Caption: Jacqui MacKenzie is a Consumer Participant for the Individual Placement & Support Program (IPS) at Fremantle Hospital Mental Health Service.
DIAGNOSED with a mental health illness at just 18, Jacqui MacKenzie has been living with her illness longer than she has been living without it.
Having employment has been essential to her recovery and sense of purpose.
With the help of IPS and an employment agency, MacKenzie received help to develop a cover letter, attend interviews and become more confident.
She is now an IPS advocate herself and helps people in a similar situation to find work.
Despite some troubled times in her past including hospital admissions, MacKenzie said she's in a good place now in her life.
“I try to take a proactive approach in my life,” MacKenzie said. “I try and think what is the best thing for me to do and what is the best lifestyle for me.”
How Jacqui got involved
MacKenzie became a part of the IPS program through her work on the Consumer Advisory Group (CAG) at the Alma Street Centre. This group advocates for consumers and carers of the Mental Health Service at Fremantle Hospital.
It was suggested MacKenzie first join the IPS program during a CAG meeting and was then guided through the process by staff at the Fremantle Hospital Mental Health Service.
“They were very gentle and sent me lots of emails regarding reading to do for IPS,” MacKenzie said. "I was involved at every single stage along the way.”
After spending some time in and out of work herself, MacKenzie felt it was important to be involved with IPS.
“I know what it’s like to have a job and I know what it’s like to not have a job,” she said. “I can understand from the consumer perspective what it’s like to be out of work and what it’s like to gain work.”
What skills did she develop?
MacKenzie’s involvement in the IPS program has enabled her to develop and enhance a number of different skills.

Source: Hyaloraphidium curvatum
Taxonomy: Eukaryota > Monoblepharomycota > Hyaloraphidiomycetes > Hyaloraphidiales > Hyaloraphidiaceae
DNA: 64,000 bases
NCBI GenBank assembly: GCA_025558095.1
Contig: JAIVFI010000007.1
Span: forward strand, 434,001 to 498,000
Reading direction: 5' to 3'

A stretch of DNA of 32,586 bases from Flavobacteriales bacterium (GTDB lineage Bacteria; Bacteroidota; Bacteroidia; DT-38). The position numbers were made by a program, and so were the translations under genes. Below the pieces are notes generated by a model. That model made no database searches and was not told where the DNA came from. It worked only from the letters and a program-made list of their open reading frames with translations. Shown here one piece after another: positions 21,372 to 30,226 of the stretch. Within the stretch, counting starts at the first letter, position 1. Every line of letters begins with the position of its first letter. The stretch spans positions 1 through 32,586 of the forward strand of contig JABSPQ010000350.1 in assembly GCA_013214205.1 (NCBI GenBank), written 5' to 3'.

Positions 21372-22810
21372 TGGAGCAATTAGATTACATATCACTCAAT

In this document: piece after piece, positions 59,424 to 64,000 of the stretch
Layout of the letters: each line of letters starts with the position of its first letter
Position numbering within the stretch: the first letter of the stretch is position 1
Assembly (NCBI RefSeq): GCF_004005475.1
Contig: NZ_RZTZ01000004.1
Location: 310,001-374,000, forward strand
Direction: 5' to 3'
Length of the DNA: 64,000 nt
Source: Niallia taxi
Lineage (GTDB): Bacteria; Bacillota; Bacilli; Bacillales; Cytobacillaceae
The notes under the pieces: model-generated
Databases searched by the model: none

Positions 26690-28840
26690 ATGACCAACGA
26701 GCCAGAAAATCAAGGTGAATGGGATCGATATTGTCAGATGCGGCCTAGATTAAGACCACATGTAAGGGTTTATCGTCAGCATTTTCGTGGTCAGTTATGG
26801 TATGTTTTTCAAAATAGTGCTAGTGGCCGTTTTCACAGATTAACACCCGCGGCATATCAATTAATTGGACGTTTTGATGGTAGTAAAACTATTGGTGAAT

From reading and interpreting information to preparing questions and conducting interviews, MacKenzie said she’s come a long way from the beginning.
“I have learnt new skills like … public speaking which I’m quite nervous about … and I can say I’ve done it now,” she said. “I got a really good response from the Disability Employment Service Providers … so it was very successful.”
MacKenzie said being involved with IPS was very mentally stimulating and engaging, and she felt included and respected among her colleagues.
Her unique approach
MacKenzie felt very strongly about her role as a Consumer Participant for IPS and was very excited about the program being established at the Fremantle Mental Health Service.
MacKenzie provides a unique understanding in terms of what she can offer her clients.
“I just try to be the best consumer representative that I can,” she said. “I just want to give the client the best support from my perspective and what I can do with the IPS program so that they get the best benefit out of it.
“I feel quite honoured to be a part of it. I think it’s going to be very exciting for the Fremantle Mental Health Service … and I think it will help a lot of people.”
MacKenzie said employment was especially important for people with a mental illness.
“Work structures your time, you feel like you’re contributing to society, you get paid … and you have that sense of camaraderie with your workmates,” she said.
“It helps with routine and routine is very important if you’ve got a mental illness as it helps balance out your lifestyle. I am a big advocate for IPS and because I’ve been involved right from the start … I can say that I think it is a very well-thought out program."